Camden County’s newest coronavirus testing site opened on Tuesday in East Camden, a neighborhood that has become the epicenter of the city’s outbreak. Within hours, close to 100 people turned up for tests — a sign, local leaders said, of the fear among residents of a community that is particularly vulnerable.

Almost 550 people in the zip code that covers East Camden have tested positive for COVID-19, more than half the city’s approximately 1,000 cases. The neighborhood is home to at least 28,500 people, according to recent census estimates, more than a third of the city’s population. At least a third of the area’s residents were born in Latin America or Puerto Rico; two-thirds of the zip code is Hispanic.

Mayor Frank Moran, a lifelong East Camden resident, said the pandemic has hit the neighborhood harder in part due to a high concentration of people who work in the food service or hospitality industries, or have other jobs that prevent them from staying home.

“These jobs put people at risk, and the numbers speak for that,” Moran said, noting that his brother, who works for the city’s Public Works Department, was recovering from COVID-19 after spending four days in the hospital. “So we thought it was of the utmost importance to provide these folks with a testing site they can access.”

People wait in line to be tested for the coronavirus at a testing site in Dudley Grange Park in Camden on Tuesday.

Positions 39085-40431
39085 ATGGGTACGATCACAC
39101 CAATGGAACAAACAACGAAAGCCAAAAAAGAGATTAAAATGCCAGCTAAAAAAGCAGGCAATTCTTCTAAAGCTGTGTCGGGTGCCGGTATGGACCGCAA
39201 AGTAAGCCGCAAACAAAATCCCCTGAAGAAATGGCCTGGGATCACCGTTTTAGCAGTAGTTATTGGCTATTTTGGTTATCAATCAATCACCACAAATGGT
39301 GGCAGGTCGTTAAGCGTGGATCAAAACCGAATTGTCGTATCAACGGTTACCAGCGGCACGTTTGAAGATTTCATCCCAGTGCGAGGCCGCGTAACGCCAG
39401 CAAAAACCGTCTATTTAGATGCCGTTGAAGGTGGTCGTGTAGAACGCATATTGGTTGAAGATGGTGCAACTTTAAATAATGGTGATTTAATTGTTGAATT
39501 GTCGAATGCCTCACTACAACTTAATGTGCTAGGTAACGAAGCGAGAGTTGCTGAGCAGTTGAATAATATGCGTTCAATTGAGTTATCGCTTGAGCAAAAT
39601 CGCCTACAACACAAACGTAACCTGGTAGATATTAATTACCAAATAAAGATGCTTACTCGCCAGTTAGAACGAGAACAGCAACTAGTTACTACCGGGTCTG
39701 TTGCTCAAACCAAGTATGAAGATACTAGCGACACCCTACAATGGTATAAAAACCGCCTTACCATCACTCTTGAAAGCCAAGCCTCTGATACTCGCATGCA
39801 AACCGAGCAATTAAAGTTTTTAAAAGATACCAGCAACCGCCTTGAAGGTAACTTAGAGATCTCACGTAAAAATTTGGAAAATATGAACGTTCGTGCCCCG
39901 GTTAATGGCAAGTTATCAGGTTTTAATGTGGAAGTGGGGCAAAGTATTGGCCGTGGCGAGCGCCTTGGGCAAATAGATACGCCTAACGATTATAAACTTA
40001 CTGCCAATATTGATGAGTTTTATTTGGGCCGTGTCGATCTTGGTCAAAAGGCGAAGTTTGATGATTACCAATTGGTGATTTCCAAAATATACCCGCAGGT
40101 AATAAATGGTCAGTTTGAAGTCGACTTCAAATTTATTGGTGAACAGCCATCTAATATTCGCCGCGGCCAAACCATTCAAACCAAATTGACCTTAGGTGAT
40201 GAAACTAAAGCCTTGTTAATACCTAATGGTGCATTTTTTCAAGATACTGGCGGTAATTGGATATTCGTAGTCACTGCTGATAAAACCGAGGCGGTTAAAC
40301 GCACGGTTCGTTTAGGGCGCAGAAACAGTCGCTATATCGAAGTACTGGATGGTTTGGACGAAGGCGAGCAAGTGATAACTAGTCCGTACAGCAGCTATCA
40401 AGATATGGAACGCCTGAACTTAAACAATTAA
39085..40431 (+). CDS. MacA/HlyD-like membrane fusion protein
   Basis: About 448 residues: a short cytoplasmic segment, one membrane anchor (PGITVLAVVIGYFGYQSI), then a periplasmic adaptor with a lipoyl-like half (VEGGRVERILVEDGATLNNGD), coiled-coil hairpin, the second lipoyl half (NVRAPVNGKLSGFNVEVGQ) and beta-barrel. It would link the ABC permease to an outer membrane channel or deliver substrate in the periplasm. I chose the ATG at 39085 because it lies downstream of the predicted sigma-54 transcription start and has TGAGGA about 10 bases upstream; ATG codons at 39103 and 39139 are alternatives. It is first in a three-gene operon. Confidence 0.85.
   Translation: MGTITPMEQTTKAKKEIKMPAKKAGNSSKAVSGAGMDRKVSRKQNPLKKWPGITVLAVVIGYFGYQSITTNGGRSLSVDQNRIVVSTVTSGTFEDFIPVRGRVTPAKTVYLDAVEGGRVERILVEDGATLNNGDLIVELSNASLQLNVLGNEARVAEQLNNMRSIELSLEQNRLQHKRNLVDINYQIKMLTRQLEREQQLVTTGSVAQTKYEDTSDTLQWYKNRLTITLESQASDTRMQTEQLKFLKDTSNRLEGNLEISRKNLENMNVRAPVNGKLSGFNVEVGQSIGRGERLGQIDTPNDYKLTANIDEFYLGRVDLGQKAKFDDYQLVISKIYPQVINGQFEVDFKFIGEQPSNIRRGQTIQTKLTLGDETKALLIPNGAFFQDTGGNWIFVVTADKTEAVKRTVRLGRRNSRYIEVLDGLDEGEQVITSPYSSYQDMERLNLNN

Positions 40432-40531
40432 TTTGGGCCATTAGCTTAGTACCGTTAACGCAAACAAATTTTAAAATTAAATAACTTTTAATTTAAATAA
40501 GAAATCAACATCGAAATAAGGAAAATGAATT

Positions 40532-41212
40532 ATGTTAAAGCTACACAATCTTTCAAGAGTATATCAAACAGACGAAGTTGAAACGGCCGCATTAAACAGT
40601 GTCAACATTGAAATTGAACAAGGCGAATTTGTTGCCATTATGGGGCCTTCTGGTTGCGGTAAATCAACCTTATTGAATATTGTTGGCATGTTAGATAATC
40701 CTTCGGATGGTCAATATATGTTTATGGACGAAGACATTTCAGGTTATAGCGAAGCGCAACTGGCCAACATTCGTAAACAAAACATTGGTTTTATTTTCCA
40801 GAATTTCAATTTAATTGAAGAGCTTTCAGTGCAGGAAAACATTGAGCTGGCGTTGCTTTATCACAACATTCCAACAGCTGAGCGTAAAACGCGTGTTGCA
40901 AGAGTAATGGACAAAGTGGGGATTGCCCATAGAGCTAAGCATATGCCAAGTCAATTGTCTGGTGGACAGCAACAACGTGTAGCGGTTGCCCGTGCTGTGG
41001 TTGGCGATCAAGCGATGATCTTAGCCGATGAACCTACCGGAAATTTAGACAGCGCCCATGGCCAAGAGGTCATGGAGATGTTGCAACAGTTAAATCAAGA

TYGER WILLIAMS / Staff Photographer
People wait in line to be tested for the coronavirus at a testing site in Dudley Grange Park in Camden on Tuesday.

In cities across the country, data shows that COVID-19 is hitting communities of color at a disproportionately higher rate. In Philadelphia, more than half the city’s coronavirus deaths have been among African Americans, though they account for only about 40% of the city’s population. In New Jersey, the full demographic information for coronavirus cases has not yet been tracked, but early data indicate that Hispanic residents make up about 29% of the state’s cases despite accounting for about 20% of the population.

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The site at Dudley Grange Park is the third to open in Camden since the outbreak began. About half of those tested at Camden sites have been city residents, said county spokesperson Dan Keashen. Nineteen Camden residents have died from the illness.

County officials identified East Camden as a potential hot spot last month from data collected at other sites, and the health department opened a mobile health unit at the park almost two weeks ago that has been focused on helping families follow quarantine guidelines. Since then, close to 1,000 people have visited in search of information, said Rachel Honrychs of the health department.

County officials have handed out masks, provided information on the virus in English, Spanish, and Vietnamese, and delivered quarantine care packages with hand sanitizer, soap, paper plates, plastic cutlery, and puzzles to local churches to encourage people to stay home and minimize the spread.

“What we’re seeing is, one person gets it, and they may share a home with people, they may share a bathroom,” Honrychs said. “They don’t have the luxury of isolating completely. So we’re just trying to help promote safe isolating and quarantining measures.”

Camden County’s testing sites are open by appointment to those who are showing symptoms of COVID-19 or who have been referred by a doctor.

Graphics editor John Duchneskie contributed to this article.